114th Congress: We're updating with new data as it becomes available.

OpenCongress Blog

Blog Feed Comments Feed More RSS Feeds

Will the Executive Compensation Limit be Effective?

September 24, 2008 - by Donny Shaw

So there seems to be some general agreement that whatever bailout bill Congress passes should place a cap on the salaries executives at companies that sell their troubled assets to the government can receive.

“The American people are angry about executive compensation and rightfully so,” Treasury Secretary Paulson (pictured at right) said to the House Financial Services today. “We must find a way to address this in the legislation, but without undermining the effectiveness of this program.”

Paulson’s original bailout proposal doesn’t include any kind of a cap on executive pay and his statement today at the Financial Services hearing is entirely vague. So, what kind of executive compensation measure is Paulson ready to accept and what does he thinks would undermine the bailout?

Both Chris Dodd’s (D-CT) draft bill authorizing the Treasury Department to buy mortgage-related assets and Barney Frank’s (D-MA) draft Troubled Asset Relief Act of 2008 call for the Secretary to require all bailed out companies to meet “appropriate standards” for executive compensation. They both give similar outlines describing what they think “appropriate” is – here’s that language from Dodd’s bill:

>a. limits on compensation to exclude incentives for executives to take risks that the Secretary deems to be inappropriate or excessive;
>b. a claw-back provision for incentive compensation paid to a senior executive based on earnings, gains, or other criteria that are later proven to be inaccurate; and
>c. such limitations on the entity paying severance compensation to its senior executives as are determined to be appropriate in the public interest in light of the assistance being given to the entity.

Note that interpretation here is ultimately left up to Paulson. The big news tonight is that a final deal between Congress and the Administration on the bailout has nearly been reached. Asked about the contents of the deal, Barney Frank said, “I know we have to do something about CEO compensation. House and Senate Democrats have some good agreement on this.” He added, “We are going to say no golden parachutes.”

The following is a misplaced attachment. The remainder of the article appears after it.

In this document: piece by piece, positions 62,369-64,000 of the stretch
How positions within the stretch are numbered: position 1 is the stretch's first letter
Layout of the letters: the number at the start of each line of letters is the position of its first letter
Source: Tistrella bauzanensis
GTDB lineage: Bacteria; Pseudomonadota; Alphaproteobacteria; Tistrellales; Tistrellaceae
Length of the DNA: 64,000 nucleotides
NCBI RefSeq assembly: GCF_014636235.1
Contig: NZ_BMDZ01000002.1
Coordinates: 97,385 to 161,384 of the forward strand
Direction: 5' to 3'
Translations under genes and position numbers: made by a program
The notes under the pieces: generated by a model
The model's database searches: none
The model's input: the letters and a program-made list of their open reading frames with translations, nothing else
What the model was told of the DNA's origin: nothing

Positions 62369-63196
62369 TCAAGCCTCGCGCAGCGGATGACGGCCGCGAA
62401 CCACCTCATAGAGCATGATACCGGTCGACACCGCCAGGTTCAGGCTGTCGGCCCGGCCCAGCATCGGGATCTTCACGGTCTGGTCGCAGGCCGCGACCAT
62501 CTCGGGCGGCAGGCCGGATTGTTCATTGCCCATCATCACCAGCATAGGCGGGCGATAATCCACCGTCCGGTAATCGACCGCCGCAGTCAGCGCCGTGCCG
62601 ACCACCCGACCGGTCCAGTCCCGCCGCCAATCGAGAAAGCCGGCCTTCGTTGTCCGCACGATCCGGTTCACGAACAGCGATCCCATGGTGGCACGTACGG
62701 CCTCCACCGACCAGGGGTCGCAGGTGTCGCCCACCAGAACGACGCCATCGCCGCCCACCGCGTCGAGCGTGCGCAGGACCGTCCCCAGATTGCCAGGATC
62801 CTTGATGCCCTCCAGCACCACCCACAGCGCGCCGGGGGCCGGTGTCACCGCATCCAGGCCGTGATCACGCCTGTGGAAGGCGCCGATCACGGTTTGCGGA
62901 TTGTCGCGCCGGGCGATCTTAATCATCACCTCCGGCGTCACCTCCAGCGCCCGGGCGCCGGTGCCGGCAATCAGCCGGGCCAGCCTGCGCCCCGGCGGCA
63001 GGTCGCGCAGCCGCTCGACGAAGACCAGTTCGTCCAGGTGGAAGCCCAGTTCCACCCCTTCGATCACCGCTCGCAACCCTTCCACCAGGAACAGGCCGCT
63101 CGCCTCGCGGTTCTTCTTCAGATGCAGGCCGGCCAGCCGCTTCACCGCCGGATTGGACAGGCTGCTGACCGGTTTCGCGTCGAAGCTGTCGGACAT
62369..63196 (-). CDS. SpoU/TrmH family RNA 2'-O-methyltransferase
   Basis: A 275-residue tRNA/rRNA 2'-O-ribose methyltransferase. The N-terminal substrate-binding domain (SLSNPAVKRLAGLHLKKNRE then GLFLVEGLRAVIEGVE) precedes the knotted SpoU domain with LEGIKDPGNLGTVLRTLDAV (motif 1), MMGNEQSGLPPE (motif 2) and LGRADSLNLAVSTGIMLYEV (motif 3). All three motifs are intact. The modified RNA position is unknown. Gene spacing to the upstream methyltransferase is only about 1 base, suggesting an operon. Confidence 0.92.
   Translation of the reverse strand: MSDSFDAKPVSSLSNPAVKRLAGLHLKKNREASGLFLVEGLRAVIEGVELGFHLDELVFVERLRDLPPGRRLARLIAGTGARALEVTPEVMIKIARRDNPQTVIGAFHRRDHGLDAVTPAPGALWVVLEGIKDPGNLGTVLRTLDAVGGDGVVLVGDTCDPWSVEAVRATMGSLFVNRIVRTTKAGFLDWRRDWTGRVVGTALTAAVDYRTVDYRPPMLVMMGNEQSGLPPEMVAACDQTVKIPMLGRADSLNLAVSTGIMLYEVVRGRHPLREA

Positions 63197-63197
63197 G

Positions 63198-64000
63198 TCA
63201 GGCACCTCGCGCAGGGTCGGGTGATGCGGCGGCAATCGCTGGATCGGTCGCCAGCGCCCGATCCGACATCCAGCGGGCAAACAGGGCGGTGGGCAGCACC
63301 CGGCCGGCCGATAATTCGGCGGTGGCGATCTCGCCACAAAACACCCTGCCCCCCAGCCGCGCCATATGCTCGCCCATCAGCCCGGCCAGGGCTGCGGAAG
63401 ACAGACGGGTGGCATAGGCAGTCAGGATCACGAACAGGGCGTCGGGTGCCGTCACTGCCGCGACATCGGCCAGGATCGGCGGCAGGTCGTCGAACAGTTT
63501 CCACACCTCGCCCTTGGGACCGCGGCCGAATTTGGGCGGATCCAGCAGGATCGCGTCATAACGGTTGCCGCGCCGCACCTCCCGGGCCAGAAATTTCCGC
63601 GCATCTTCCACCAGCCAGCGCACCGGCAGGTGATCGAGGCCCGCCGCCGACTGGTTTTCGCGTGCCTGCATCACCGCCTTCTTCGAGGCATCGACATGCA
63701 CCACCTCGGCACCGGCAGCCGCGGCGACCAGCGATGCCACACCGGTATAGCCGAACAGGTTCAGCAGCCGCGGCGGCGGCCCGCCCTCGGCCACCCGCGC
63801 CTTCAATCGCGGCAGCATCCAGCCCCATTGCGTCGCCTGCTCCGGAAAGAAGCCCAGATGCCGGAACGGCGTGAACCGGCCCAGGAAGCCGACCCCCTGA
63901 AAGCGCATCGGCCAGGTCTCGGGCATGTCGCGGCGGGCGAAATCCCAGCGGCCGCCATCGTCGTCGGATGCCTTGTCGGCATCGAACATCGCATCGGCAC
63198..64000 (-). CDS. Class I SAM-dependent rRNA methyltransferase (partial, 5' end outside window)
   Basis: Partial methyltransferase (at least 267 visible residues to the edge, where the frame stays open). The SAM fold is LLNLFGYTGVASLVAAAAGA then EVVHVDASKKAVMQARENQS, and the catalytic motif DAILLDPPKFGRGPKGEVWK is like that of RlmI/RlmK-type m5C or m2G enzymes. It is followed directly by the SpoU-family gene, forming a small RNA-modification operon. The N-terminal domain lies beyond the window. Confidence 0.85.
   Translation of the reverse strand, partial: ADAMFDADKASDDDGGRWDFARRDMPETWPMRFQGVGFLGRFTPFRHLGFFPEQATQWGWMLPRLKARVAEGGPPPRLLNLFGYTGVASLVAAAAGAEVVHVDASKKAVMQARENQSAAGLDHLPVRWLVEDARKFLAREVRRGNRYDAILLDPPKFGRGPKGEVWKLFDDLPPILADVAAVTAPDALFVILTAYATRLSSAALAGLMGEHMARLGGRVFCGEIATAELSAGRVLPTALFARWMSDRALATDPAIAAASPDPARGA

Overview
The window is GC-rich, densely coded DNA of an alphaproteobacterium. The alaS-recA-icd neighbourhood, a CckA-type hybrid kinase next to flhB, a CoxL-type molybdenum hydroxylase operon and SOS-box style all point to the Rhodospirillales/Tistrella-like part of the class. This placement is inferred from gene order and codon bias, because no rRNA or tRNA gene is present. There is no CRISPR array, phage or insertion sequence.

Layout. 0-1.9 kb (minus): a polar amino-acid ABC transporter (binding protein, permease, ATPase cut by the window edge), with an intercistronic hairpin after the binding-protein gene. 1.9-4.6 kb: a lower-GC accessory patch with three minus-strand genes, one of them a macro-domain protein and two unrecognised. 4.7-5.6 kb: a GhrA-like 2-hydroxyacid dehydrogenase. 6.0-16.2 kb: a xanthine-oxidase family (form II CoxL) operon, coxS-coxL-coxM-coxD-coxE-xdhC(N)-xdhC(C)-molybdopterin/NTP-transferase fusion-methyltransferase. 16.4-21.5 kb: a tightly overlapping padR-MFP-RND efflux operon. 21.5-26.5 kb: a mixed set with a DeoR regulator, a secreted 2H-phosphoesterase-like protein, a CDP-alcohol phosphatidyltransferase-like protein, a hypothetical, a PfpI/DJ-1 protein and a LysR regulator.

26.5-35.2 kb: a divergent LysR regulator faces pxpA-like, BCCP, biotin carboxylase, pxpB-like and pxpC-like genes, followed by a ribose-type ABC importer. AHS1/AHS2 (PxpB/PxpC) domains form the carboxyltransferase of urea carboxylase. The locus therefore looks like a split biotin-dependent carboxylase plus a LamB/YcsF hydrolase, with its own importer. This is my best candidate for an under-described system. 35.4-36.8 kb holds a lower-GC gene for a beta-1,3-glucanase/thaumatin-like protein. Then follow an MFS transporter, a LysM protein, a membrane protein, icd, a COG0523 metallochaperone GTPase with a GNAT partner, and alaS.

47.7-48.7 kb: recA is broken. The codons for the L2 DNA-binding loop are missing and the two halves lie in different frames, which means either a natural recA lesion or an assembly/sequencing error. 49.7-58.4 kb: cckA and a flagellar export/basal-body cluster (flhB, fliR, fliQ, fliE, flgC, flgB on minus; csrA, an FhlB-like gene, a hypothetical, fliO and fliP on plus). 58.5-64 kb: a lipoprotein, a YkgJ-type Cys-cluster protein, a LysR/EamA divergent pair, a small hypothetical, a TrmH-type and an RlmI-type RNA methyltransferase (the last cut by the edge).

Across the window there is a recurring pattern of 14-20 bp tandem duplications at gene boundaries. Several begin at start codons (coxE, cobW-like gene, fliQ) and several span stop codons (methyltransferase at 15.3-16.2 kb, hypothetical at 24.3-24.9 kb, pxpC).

With Paulson’s reservations about a salary cap undermining the effectiveness of the bailout, he may be willing to accept this vague language from the Democrats’ bills and execute it half heartedly, allowing executives to skirt the rules and find new ways to make just as much money. Not “golden parachutes,” but something else.

Barney Frank’s bill includes this language and goes further. It proposes an additional approach to executive compensation that doesn’t leave the important decisions up to the Treasury Secretary. Instead it gives power to shareholders. Frank’s draft version of the Troubled Assets Relief Act would allow shareholders or groups of shareholders holding a 3 percent stake in a company that participate in the bailout to nominate and elect new members to the board of directors at any time. It would also give all shareholders the ability to cast a symbolic, non-binding vote suggesting the level of compensation to be paid to executives.

But the strongest suggestion for limiting CEO salaries at bailed out companies has actually come from John McCain (R-AZ). At a press conference on Tuesday he said, “the senior leaders of any firm that is bailed out should not be making more than the highest-paid government official.” That would mean a $400,000 salary cap – the amount paid to the President of the United States. It’s not a serious legislative proposal. The administration would never sign off on it, and members of Congress who aren’t running for President know this and didn’t even bother putting anything like it in their draft bills. But short of a prescriptive approach like McCain suggest, it doesn’t look like the bailout plan is going to guarantee that the CEOs putting $700 billion from taxpayers at risk will take a pay cut at all.

Like this post? Stay in touch by following us on Twitter, joining us on Facebook, or by Subscribing with RSS.